Major depression feels like:
- You are drowning and you reach up for help, but no-one is there.
- You have to act calm on the outside, but inside you are screaming in agony.
- You are trapped in a cage and you are pacing back and forth like an animal.
- You have a pressure cooker inside your body and it is about to explode.
- You are alone in the world, because you are unable to connect to people. You cannot relate to them and they cannot relate to you.
- There’s a dark cloud looming over you.
- There’s a monster inside of you and it is crushing your soul.
I’ve battled with my weight most of my life. Over the years, I managed to lose up to a 100 pounds only to regain the weight.
That’s when I decided to take drastic measures. I called a surgeon and asked about bariatric surgery.
Before the surgery date, I had to participate in a weight loss program, talk with a nutritionist, get a psychiatric evaluation, and there were few other things that needed to be accomplished.
I managed to meet all those goals and my insurance company gave their approval. I had the surgery last Thursday (16 August).
I am looking forward to starting my new life, now that I have the tools to succeed.
Physical activity plays a major role in promoting good health and is an excellent way to boost your mood.
- You should participate in physical activities for at least 150 minutes a week (20 minutes a day or for 30 minutes 5 days a week).
- You can break exercise time into small chucks throughout the day.
- Eliminate all or nothing thinking.
- You can multitask while exercising (for example: watch TV while on a treadmill).
- Make your exercise time a priority.
Source: Crestwood Medical Center in Huntsville, Alabama
I was walking through thick brush and not paying attention to the foliage around me, until my legs became insnared by a thorn bush. I looked down and noticed I was surrounded by poison ivy.
My legs had multiple welts and were extremely itchy. A friend recommended washing my legs in rubbing alcohol, because it will dry up the welts and remove all the poison from my skin.
I was skeptical, but willing to give it a try. To my amazement the rubbing alcohol did a fantastic job. I can still see a few spots on my legs, but they do not itch at all.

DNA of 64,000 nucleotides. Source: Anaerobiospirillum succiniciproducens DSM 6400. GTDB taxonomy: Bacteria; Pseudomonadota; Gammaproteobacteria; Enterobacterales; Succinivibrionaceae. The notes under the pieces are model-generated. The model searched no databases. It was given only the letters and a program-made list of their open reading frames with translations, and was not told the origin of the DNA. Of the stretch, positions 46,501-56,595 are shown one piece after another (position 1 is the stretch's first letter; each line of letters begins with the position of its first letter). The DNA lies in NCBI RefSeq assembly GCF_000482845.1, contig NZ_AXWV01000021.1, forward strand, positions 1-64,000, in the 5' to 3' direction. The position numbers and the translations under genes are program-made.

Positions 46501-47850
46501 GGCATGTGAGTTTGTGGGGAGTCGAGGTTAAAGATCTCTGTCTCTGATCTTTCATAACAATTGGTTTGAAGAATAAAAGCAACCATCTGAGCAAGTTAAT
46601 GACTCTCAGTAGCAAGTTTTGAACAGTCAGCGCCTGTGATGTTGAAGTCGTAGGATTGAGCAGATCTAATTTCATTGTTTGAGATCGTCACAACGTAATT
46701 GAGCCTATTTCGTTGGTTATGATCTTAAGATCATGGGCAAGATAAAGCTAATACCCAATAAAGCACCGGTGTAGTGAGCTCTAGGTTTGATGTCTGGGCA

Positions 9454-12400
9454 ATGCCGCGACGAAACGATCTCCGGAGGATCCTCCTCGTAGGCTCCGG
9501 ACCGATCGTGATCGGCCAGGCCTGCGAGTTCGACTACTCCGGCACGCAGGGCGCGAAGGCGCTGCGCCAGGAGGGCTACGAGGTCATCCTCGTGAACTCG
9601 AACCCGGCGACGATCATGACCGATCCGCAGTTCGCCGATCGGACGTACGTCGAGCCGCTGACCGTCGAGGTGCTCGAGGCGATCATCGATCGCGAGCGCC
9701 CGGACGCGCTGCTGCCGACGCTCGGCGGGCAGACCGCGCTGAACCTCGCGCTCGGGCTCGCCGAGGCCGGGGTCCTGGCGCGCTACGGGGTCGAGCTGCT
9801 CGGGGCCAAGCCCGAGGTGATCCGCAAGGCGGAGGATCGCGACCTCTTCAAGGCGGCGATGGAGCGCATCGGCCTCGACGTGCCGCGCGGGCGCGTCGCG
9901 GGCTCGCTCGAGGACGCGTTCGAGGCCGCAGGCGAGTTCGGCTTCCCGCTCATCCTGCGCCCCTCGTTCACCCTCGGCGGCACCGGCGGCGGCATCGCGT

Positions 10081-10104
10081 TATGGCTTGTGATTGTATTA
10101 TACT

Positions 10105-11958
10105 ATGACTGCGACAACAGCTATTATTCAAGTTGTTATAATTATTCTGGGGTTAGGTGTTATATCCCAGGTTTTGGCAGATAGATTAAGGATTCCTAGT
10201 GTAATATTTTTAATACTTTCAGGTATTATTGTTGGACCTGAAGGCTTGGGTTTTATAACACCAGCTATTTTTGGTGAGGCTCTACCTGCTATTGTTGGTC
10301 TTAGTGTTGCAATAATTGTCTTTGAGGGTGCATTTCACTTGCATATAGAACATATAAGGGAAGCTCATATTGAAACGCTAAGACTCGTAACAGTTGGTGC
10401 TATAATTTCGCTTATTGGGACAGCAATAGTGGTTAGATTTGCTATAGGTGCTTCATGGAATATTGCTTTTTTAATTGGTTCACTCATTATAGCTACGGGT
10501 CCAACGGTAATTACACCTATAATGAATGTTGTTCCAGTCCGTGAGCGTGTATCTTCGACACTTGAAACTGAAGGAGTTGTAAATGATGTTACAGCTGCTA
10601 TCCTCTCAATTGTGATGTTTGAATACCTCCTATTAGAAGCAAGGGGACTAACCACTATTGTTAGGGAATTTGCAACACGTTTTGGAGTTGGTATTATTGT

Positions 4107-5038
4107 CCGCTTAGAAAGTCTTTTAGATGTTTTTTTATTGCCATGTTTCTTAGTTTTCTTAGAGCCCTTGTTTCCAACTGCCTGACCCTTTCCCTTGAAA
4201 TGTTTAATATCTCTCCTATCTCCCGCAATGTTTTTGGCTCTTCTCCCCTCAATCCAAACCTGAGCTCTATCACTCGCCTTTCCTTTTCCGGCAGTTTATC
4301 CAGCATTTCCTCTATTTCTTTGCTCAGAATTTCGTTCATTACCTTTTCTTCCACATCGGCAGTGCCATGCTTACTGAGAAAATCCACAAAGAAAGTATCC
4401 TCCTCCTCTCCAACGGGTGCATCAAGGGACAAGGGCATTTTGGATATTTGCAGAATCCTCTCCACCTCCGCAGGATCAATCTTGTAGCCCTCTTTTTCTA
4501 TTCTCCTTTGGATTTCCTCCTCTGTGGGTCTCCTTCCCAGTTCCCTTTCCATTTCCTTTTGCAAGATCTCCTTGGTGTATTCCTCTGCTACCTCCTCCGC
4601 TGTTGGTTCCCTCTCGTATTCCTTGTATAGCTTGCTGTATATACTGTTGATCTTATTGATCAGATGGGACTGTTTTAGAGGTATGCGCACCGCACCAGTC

If you ever end up with poison ivy, try rubbing alcohol. It works wonders.
The book Aging and Disability: Transitions into Residential Care is full of useful information that is presented in an organized and concise manner.
Here are a few of the main points:
There are certain personality traits that make it easier for people to successfully transition to residential care: feeling in control of their lives, valuing strong bonds with friends/family, and viewing change as a challenge rather than as a threat.
The features of successful aging are: having a sense of purpose, interacting with others, opportunities for personal growth, self-acceptance, and autonomy.
Once an individual is placed in residential care, they still need their family. The family should be available to check on the quality of care their loved one is receiving, provide companionship, and assist with financial management needs.
I got a nasty cut on my thumb. After 15 minutes, it was still bleeding and had not slowed down at all.
There was a family discussion as to whether or not I needed stitches and should I go to the ER to have a doctor examine the wound. However, I already had my pajamas on, so I didn’t want to leave the house.
We decided to superglue the wound closed to stop the bleeding, which worked. After that, my thumb was wrapped in gauze and tape.
The worst part, was when Mom cleaned the wound with rubbing alcohol. I was hollering and squirming around in my chair. Gwen asked, “On a scale of 1 to 10, what’s your pain level?” Mom thought that was funny, because I was in more pain after she started doctoring my thumb than I was before she started.